The College Student Hunger Act of 2017: Why It Matters and What You Can Do

When most people think of college students they think of late nights studying in the library, sporting events and dining hall food. Some people assume that since one has enough money to go to college they are pretty well off. However, the issue of college food insecurity (struggling to consistently access and afford healthy food) has been gaining ground in the past several years as more research has come out on this topic. In September a new bill, the College Student Hunger Act of 2017, was introduced into Congress to address this issue. 

Why are we talking about college hunger now? Why this population? The United States Department of Agriculture conducts research on food insecurity at the household level and childhood level, but not among college students specifically. There is limited national data on how many students are struggling with access to food, and the data coming out from individual campuses are very concerning. A 2017 systematic review on this topic found a U.S. food insecurity average of 35% among college students, which is much higher than the 2016 national household rate of 12.3%, calculated by the USDA. 

Why does this matter? We know that among children, food insecurity is associated with lower academic performance. The systematic review found that among college students, food insecurity was associated with lower self-reported health and consumption of fewer fruits and vegetables. When students don’t have adequate access to healthy, nutritious food it can affect them socially, mentally, and physically. Hunger makes it hard to focus on schoolwork and causes stress. With today’s high cost of tuition, books, and housing it’s not surprising that students would cut their food budgets to pay for other necessities. 

There is also a gap in federal food assistance for college students. The school lunch, breakfast, snack and supper programs only apply to people 18 years or younger. The Special Supplemental Nutrition Program for Woman, Infants, and Children (WIC) applies only to those who are pregnant or have a child five years old or younger. And, the Supplemental Nutrition Assistance Program (SNAP) places strict criteria on students who qualify for the program. For example, they must work at least 20 hours a week. Altogether, this leaves a large segment of people in-need with little federal food assistance.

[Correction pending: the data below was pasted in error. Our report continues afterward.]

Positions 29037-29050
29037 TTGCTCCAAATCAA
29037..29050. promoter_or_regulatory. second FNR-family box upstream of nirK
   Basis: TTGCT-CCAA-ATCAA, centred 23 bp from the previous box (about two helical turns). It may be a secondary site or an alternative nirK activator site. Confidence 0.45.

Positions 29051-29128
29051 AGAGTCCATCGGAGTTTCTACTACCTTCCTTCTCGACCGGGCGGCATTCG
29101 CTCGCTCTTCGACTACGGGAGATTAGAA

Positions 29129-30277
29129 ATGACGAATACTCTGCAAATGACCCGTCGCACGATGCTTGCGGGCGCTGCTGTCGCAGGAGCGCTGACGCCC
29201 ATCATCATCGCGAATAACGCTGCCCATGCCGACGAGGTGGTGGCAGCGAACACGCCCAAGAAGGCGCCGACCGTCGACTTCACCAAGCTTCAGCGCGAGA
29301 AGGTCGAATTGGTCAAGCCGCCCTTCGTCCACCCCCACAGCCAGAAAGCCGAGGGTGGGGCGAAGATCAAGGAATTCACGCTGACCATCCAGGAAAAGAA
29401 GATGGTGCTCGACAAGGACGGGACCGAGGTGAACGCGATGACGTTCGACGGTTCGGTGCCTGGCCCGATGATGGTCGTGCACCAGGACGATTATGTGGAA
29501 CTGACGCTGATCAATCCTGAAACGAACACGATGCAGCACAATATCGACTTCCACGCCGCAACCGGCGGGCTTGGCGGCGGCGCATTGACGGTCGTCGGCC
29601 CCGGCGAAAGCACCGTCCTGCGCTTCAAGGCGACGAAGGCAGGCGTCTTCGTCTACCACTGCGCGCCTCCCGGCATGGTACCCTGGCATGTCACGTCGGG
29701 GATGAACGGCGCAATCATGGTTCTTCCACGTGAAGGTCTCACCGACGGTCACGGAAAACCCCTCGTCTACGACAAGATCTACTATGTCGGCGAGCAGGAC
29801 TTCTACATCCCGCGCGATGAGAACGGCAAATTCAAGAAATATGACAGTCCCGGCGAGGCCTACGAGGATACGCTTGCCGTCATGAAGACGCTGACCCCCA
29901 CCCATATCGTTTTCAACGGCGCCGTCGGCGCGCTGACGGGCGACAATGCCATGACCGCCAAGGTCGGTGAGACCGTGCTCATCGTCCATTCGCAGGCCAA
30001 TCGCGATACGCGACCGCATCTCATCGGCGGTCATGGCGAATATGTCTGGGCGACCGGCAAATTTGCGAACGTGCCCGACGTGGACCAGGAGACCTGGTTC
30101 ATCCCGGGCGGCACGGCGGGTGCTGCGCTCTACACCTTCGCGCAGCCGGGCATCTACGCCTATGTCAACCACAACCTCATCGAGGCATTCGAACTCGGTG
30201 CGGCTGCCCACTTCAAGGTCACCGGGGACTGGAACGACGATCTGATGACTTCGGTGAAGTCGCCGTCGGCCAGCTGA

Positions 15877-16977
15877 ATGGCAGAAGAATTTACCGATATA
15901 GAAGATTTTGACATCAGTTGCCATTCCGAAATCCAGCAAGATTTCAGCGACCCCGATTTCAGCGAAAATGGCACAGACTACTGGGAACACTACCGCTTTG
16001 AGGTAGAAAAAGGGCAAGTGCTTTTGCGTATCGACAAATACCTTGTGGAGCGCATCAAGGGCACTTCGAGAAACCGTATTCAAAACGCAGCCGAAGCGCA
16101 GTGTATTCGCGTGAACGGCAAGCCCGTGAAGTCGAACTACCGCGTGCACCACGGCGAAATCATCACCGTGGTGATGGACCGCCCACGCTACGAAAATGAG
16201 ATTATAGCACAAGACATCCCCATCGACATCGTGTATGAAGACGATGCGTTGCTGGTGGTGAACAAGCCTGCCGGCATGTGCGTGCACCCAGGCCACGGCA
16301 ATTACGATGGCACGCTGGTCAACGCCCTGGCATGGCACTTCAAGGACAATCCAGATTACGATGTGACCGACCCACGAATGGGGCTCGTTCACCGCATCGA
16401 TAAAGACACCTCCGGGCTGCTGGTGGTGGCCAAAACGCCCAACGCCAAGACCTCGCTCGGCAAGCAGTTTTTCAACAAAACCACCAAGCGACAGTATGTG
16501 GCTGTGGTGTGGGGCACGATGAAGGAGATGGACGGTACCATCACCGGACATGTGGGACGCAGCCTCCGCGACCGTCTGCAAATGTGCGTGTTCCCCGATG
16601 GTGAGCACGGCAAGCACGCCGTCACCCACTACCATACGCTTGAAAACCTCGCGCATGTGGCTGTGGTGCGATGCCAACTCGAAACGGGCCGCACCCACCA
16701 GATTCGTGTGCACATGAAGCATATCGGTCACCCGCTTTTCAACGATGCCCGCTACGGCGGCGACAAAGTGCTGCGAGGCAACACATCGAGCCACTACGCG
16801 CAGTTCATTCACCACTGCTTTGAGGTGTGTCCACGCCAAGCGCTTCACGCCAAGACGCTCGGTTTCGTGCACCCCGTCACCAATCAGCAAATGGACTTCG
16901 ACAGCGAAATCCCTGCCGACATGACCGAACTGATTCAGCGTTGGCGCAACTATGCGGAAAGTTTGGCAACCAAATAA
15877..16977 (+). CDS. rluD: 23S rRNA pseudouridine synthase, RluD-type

What can be done about this? United States Congressman Al Lawson (D-FL) introduced the College Student Hunger Act of 2017 in September to update SNAP eligibility criteria to better address college students in need. The bill would allow any student who receives the maximum Pell Grant award to qualify for SNAP benefits. Additionally, it would allow students to qualify for SNAP if they are defined as “independent” under the Higher Educational Act. Those “independents” are defined as individuals who are orphans, in foster care, veterans of the U.S. Armed Forces, have a legal dependent other than a spouse, are unaccompanied homeless youths, or are emancipated minors. Rep. Lawson’s bill currently has over 30 co-sponsors from other legislators and has been referred to the Nutrition subcommittee in the House Committee on Agriculture.           

If you believe college students should receive the nutrition they need to succeed, call your members of Congress to encourage them to support this bill. To find your representative, call the U.S. Capitol Switchboard at (202) 224-3121. Let’s ensure that all college and university students have access to healthy, nutritious food so they can be successful in school today and into the future. In a nation as wealthy as ours, no student deserves to struggle with hunger. Your voice can make a difference. Take action today so no student goes hungry tomorrow.

Alana Davidson is a former No Kid Hungry youth ambassador.